World champ Jordyn Wieber sharp on first night

SAN JOSE, Calif. — Jordyn Wieber looks ready for London. As for the rest of the U.S. women, they still have some work to do.


The reigning world champion was about the only one not affected by nerves Friday, breezing through the first night of the Olympic trials and all but assuring herself of the lone guaranteed spot on the five-woman London team.

Wieber finished with 61.7 points, 0.3 points ahead of Gabby Douglas, who had to work out of a hole after making a big error on uneven bars, her first event.

Only the winner of the two-day trials competition is guaranteed a spot on the five-woman London team, with the remaining four will be picked by a selection committee following Sunday night’s competition. And some of the favorites will be sweating a little more after sloppy performances Friday night.

Aly Raisman, normally rock steady, finished a distant third after a big wobble on balance beam and going out of bounds on floor exercise, where she is the reigning world bronze medalist. Kyla Ross landed her vault on her backside and is fifth. McKayla Maroney fell off both uneven bars and balance beam and is seventh. And reigning Olympic champion Nastia Liukin had another rough night.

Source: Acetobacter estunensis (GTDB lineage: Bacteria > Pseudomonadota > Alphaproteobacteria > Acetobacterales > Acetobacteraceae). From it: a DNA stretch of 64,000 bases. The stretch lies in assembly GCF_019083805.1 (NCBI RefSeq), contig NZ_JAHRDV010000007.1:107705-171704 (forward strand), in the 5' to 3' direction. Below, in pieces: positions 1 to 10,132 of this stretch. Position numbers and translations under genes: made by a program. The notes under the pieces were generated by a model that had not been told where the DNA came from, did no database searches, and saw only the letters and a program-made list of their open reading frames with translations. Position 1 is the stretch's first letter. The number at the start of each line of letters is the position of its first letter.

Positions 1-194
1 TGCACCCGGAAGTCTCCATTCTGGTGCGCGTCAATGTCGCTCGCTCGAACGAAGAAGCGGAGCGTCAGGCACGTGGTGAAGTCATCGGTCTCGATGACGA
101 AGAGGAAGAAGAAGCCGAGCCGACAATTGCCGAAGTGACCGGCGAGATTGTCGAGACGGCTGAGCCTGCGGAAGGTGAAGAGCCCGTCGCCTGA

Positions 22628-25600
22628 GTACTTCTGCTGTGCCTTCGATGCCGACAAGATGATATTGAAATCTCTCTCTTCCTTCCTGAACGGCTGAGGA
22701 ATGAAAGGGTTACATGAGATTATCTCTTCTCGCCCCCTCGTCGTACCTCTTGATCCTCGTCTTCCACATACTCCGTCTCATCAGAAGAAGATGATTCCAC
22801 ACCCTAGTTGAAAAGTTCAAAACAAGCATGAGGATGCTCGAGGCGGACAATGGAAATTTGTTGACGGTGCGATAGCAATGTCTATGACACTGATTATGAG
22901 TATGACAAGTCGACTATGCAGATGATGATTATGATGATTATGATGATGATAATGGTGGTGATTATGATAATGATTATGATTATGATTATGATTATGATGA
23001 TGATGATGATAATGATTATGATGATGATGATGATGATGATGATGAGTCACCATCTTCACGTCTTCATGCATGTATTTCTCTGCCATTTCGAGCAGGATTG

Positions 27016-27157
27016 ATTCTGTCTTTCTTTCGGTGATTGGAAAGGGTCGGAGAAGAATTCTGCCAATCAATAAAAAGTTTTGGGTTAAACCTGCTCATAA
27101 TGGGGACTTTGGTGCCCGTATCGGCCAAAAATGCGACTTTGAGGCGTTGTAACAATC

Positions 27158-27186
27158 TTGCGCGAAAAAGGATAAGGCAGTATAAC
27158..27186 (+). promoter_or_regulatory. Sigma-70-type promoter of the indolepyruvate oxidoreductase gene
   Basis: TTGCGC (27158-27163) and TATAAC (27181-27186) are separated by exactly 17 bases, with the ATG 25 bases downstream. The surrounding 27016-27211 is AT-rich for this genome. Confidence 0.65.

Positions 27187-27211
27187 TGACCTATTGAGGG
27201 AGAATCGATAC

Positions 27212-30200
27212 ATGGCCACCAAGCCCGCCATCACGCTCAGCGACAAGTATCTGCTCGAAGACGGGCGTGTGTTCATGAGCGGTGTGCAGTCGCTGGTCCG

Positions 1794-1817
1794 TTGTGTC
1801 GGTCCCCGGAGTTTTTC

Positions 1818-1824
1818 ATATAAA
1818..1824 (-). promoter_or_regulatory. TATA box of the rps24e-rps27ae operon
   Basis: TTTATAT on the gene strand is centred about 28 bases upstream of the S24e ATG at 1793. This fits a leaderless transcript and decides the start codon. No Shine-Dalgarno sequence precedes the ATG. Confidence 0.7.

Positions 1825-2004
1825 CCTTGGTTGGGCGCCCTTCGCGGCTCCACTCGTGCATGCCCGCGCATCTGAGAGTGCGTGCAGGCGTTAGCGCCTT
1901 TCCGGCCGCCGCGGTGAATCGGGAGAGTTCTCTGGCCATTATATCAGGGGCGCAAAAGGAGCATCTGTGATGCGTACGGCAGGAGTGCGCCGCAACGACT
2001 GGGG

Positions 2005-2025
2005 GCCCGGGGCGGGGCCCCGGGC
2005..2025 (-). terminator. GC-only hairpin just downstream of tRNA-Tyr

Liukin knows she needs to put up huge scores on uneven bars to have any shot at the team, and she failed to do it again Friday night.

She scored a 14.05, better than she did at nationals three weeks ago, but nowhere close to the 16 national team coordinator Martha Karolyi wants to see.

Wieber, on the other hand, appears to be peaking at just the right time.

Bridget Sloan, the 2009 world champion, is out of the running for the Olympics after spraining her left elbow during warm-ups.

Athletes aren’t allowed to petition directly onto the Olympic team, so the injury effectively ends her chances.

The team will be named Sunday.

Sloan, also a member of the squad that won the silver medal at the Beijing Games, was working on uneven bars when she hurt her elbow.

She was examined by Dr. Larry Nassar, physician for the U.S. women’s team, and went to try and warm-up on balance beam.

But she soon left the competition floor with coach Marvin Sharp, and the announcement that she was scratching came about 30 minutes later.



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